Logistics IT: Turning Up the Heat

While the red-hot pace of the logistics/supply chain IT market may have cooled somewhat, there’s still plenty of spark. Check out the latest IT applications for purchasing, order and demand management, supply chain planning, transportation, and warehousing.

After a year or two of cooling off, the logistics/supply chain information technology market may be heating up again. “Supply chain software sales will grow by 15 to 20 percent in 2002, and should approach the $7-billion mark,” write David O’Brien and Gerald McNerney in AMR Research’s Report on Supply Chain Management.

More than two-thirds of respondents anticipate making additional investments in supply chain technology—69 percent during the next year, and 68 percent during the next three years—the report says.

They’re not alone. Twenty-four percent of respondents to a survey conducted by CS Report Inc. project a boost in spending this year for supply chain technology, with 58 percent saying such spending will be the same as last year.

Whether or not these figures hold up, plenty of companies are investing smartly in a full range of planning and execution systems. Here’s a look at some hot logistics and supply chain technologies.

Purchasing Software: Managing the Front End

“The world of purchasing software took a sharp detour over the past few years as traditional software providers suddenly found themselves competing against the new kids in town—the B2B exchanges,” observes Marc Wulfraat, managing partner of Kom International, Montreal, a supply chain consulting company.

“The exchanges threatened to change materials management forever as goods and services would be purchased through the Internet and Intranet-based exchanges,” he explains. While it seemed as if such exchanges would eclipse more traditional systems, the bursting of the dot-com bubble changed things dramatically. “As B2B exchanges struggle to rebound, traditional purchasing and forecasting software solutions continue to be successfully implemented,” Wulfraat notes.

Some exchanges have managed to survive. Premier Inc., a healthcare group purchasing alliance owned by more than 200 hospitals and healthcare systems, recently awarded a contract to Verticalnet Inc. for its collaborative supply chain solutions. The software will help Premier facilitate online contract management for the alliance’s members and supply chain partners to reduce the time and administrative effort required to negotiate and activate group purchasing contracts.

When it comes to managing the front end, whichever procurement and supplier management solutions are used, it’s likely that the technology will leverage the power of the Internet, as these examples show:

Unocal. Last August, oil and gas giant Unocal began implementing the hosted version of Perfect Commerce Inc.’s Perfect Sourcing solution. The solution enables end users at Unocal to automate and manage the complete sourcing process. This entails creating standardized bidding templates, generating requests for quotations, evaluating bid responses, and awarding the bid.

Unocal is integrating the sourcing solution into its Oracle iProcurement buying tool, which will enable the sourcing process to automatically move into Unocal’s buying (and, ultimately, invoicing processes), further streamlining the overall operation.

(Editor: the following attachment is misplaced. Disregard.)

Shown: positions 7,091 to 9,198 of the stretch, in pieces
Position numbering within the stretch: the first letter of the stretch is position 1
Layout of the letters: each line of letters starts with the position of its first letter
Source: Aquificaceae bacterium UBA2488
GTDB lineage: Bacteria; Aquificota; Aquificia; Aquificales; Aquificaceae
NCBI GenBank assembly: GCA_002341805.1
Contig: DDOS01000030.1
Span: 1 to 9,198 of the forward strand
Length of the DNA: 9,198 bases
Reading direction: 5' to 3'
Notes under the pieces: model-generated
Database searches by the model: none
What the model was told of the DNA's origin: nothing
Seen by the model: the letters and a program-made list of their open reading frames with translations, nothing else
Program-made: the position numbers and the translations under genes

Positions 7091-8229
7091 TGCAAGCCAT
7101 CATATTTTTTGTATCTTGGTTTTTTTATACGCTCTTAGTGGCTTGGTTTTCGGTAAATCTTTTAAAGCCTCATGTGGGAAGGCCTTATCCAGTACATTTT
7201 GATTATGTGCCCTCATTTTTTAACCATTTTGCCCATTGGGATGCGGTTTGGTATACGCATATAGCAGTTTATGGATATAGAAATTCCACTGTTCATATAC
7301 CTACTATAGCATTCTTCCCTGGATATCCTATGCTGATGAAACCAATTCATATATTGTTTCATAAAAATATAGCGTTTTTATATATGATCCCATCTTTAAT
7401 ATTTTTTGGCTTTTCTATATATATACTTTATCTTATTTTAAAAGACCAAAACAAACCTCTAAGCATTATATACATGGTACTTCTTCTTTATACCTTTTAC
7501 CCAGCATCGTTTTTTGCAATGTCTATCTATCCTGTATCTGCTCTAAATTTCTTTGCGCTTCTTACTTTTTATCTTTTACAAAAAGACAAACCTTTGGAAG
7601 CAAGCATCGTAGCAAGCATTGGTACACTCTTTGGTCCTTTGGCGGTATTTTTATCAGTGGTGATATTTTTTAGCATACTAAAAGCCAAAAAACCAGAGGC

Verizon. Telecommunications provider Verizon has rolled out the Ariba Buyer procurement solution to more than 215,000 users throughout its U.S. locations. Called PEG@s, the Ariba-powered solution has helped Verizon significantly improve supply and services procurement management. It electronically aggregates enterprise-wide spending from user desktops and directs the spending to preferred suppliers.

The solution, which is integrated with Verizon’s ERP systems, is being used in 10 different commodity categories, with additional ones being added each quarter. Verizon also uses Ariba PunchOut, a technology that allows the user to “punch out” to or seamlessly access a supplier’s web site via the Ariba Supplier Network, then return to the Ariba Buyer solution to complete the purchase.

Trilegiant. Trilegiant, a membership provider of a wide range of services, early last year began establishing electronic connectivity with the 80 percent of its vendors who were doing 30 percent of the volume. Such seamless connectivity is crucial for Trilegiant, which carries no inventory—vendors ship direct to consumers.

Trilegiant today works with its suppliers through SPS Commerce’s hosted e-commerce solution. All of Trilegiant’s order transmissions are sent to SPS via several flat files each day. Suppliers have the option of how to exchange information with SPS, reports Evan Guttman, vice president of retail operations for Trilegiant.

“The suppliers’ VAN can talk with SPS’s communication medium. Suppliers also can use the web-based e-commerce option, exchange a direct application file with SPS, or still use a fax solution,” Guttman says. Regardless of what communications method a supplier uses, Trilegiant receives everything electronically from SPS.

Automating its medium and small suppliers has paid off handsomely for Trilegiant. “We see a 25-percent reduction in non-shipped orders,” Guttman says, and suppliers have shaved a day and a half off order cycle time. As a result, Trilegiant is able to quote shorter lead times than last year, and, Guttman notes, “we exceed customer expectations more often.”